America is in pain. And, this world of hurt is fueling an epidemic of pharmacy robberies across the country. Addicts and a new breed of drug dealer are resorting to extreme violence to keep their supply of prescription painkillers flowing.
Just last week in Long Island New York, a depraved addict who was once an Army private and intelligence analyst gunned down a pharmacist, two customers, and store clerk before making a getaway with a stash of hydrocodone pills. There was no warning before the man opened fire.
Most pharmacy robbers are white males and their overwhelming drugs of choice are oxycodone painkillers like Oxycontin and Roxicodone or hydrocodone painkillers like Vicodin and Norco.
Pharmacy robberies are up 81% since 2006 with the number of pills stolen going from 700,000 to 1.3 million during the same time period.
Unlike street drug deals which typically occur in impoverished neighborhoods, pharmacy robberies are happening in middle income and even upscale suburban communities. All pharmacies appear to be fair game in this widespread epidemic.
Shockingly, prescription painkillers are now the #2 most abused drug in America after marijuana. Over 7 million Americans used them illegally them within the last month alone.
The problem has become so widespread that the National Community Pharmacists’ Association, representing over 20,000 independent chemists is encouraging the use of “height signs” in order to assist pharmacy employees to note the height of robbers as they bolt from the store after a successful heist.
Bullet proof glass is being considered by some pharmacies similar to those used by banks, though some in the industry worry that this will further delay the wait for legitimate customers and place a barrier between pharmacist and customer thereby reducing the opportunity to ask and get questions answered.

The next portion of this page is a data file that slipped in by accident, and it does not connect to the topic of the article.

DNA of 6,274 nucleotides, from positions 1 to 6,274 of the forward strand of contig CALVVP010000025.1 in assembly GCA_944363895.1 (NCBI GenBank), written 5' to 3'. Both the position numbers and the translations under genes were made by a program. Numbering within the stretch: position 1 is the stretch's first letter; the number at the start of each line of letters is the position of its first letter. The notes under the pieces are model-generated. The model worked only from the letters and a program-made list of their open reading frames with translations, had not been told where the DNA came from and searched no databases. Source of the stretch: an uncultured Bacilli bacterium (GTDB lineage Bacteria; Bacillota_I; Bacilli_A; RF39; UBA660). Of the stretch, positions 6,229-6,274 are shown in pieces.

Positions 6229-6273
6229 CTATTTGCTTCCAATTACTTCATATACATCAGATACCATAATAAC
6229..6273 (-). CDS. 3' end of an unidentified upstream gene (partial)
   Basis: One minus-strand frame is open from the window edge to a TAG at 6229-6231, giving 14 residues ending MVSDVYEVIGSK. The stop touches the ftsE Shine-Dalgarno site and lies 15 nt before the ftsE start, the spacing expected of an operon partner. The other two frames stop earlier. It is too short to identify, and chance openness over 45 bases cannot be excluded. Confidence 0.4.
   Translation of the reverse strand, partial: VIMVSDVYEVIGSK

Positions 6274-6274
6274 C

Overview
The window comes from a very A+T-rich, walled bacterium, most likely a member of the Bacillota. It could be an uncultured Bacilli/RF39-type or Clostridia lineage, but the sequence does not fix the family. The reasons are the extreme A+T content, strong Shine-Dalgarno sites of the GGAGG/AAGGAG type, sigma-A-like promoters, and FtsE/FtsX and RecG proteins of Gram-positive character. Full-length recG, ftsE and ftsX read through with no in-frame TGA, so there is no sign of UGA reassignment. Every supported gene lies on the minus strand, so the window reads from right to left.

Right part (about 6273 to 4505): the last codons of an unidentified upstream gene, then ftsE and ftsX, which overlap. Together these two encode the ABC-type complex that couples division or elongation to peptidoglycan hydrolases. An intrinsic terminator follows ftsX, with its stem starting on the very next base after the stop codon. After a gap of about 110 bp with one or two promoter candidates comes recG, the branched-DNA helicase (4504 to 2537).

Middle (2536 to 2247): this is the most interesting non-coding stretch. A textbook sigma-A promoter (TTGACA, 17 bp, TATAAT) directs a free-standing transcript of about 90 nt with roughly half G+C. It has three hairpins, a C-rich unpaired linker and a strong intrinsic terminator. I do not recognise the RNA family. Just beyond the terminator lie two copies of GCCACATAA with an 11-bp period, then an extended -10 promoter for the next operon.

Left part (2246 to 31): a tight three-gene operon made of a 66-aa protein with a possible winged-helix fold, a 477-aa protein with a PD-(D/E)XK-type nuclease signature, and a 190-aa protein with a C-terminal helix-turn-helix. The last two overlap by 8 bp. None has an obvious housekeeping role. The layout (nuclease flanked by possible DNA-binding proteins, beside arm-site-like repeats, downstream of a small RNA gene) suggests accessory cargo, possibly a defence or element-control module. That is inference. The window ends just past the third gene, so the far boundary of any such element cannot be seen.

Prescription Grab is Not Just at the Pharmacy
This new epidemic of hold ups at the local pharmacy is not the only place the illegal grab for painkillers is taking place. It’s happening at, believe it or not, the ER at hospitals across the country too!
A friend my husband and I recently ran into whose son and daughter-in-law are both ER physicians told us that 70% of the time ER doctors are spending with patients is dealing with fraudulent illness whose main purpose is to get the ER doc to write a prescription for painkillers.
Do you get the picture?
“Doc, my back is killing me, I can’t move – I need some of that Oxycontin stuff!”
ER doctors, in my opinion, are some of the best in the business and deserve our respect and admiration for the amazing critical care work they do. These doctors display modern medicine at its finest. They certainly do not need to have their time wasted by addicts coming in to see them who fake illnesses with the sole purpose of scoring a painkiller prescription!
There are plenty of legitimate people for these doctors to help in the ER. Lines are long enough in the ER as it is without addicts adding to the mix.
Considering the sorry state of the majority of people’s diets and how pain is a symptom of nutritional deficiency and inflammation resulting from poor food choices – just a wild guess, but something tells me this whole painkiller addiction problem is going to get a lot worse before it gets better.
Source: Pharmacy Robberies Sweeping US